Classic Literature? What The Hell?
In between my lusting to wring the sweat of the sports bra of my hefty neighbor into my chalice so that I might be sustained for another day, my other passion in life is studying the great works of American Literature.
Completely unrelated to anything happening in the today’s headlines is Arthur Miller’s classic play, The Crucible.
For the cool kids too busy going to beer drinking parties and weeklong beach trips in high school to have read this play, I’ll give a brief synopsis:
Some stupid bitches are doing something stupid. Some asshole sees how he can use this for his own gain. Yadda Yadda Yadda, an innocent man’s life is ruined. Like I said, completely no connection to anything today. Why the fuck do we even study this shit?
In case reading isn’t exactly your thing, there was a decent film adaptation in the mid-90s, with a guest appearance by that old guy from the Late Night with Conan O’Brien.
Playing the main character of John Proctor is this universe’s own Kirk Lazarus, Daniel Day-Lewis. Known for his method acting, Day-Lewis lived in a house of his own construction and refused to bathe for the duration of filming.
The Youth Of Athens
During my previous life as an educator, I remember teaching this play to a very eclectic group of high school students. Every day I read through the play with each class, and we would recap the acts we had just read by watching that section of the film.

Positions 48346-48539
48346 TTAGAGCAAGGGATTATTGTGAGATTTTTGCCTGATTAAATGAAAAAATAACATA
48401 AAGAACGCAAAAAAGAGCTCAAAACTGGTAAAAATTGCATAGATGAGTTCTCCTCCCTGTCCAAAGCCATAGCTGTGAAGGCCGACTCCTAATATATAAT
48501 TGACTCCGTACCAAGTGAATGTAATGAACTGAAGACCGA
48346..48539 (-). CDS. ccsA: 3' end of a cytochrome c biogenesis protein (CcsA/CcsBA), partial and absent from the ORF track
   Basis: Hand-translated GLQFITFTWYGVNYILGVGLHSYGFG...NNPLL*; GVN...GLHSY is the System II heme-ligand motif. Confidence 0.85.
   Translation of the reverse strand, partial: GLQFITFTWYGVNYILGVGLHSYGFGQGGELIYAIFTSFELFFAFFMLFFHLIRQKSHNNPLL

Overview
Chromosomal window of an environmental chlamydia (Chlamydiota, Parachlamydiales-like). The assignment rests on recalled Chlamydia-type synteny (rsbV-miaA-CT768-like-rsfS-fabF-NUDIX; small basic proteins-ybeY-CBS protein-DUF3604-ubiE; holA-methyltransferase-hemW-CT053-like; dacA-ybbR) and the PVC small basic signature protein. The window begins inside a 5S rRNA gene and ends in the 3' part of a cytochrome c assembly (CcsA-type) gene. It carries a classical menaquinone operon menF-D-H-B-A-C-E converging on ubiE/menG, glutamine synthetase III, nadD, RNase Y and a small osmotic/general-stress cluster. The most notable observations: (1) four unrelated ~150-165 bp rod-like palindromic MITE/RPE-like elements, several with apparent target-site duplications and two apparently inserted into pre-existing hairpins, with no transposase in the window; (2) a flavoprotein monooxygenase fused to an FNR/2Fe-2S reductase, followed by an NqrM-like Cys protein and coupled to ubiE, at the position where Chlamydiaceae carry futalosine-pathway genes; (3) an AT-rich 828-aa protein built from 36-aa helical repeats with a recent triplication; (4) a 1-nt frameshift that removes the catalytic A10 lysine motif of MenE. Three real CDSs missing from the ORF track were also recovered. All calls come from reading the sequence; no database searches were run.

In order to get the students engaged for the upcoming lesson, each class period would begin with a journal question. Before starting the play, I proposed the question that they had been accused of being a terrorist, a pseudo-hysteria at the time. When most of them claimed they would deny such allegations, I retorted by saying, “That’s just what a terrorist would say!”
I’m not sure if the infuriating conundrum I presented made any lasting impression on these students. Based on the feedback I received at the end of my tenure there, most of the honors students were just pissed off I wasn’t assigning them mounds of busy work, as that is how they equated future success in college.
Needless to say, sitting through three separate classes reading this play, as well as three separate viewings of the film, ingrained the story into my consciousness. Particularly, the Oscar bait-worthy final speech by Mr. Proctor:
Obviously, a man who had not consorted with the devil and stroked his bifurcated cock would not be so emotional. If he was truly a man of God, the truth would have set him free, regardless what a bunch of shrews had to say otherwise.
Just Teach The Test
In the end, Proctor’s lifeless body swings gently in the breeze while the governing body who consigned him to this fate are left to guide the fledgling colony down their perceived path of righteousness.
If only they’d followed the example set by that hottie, Hester Prynne.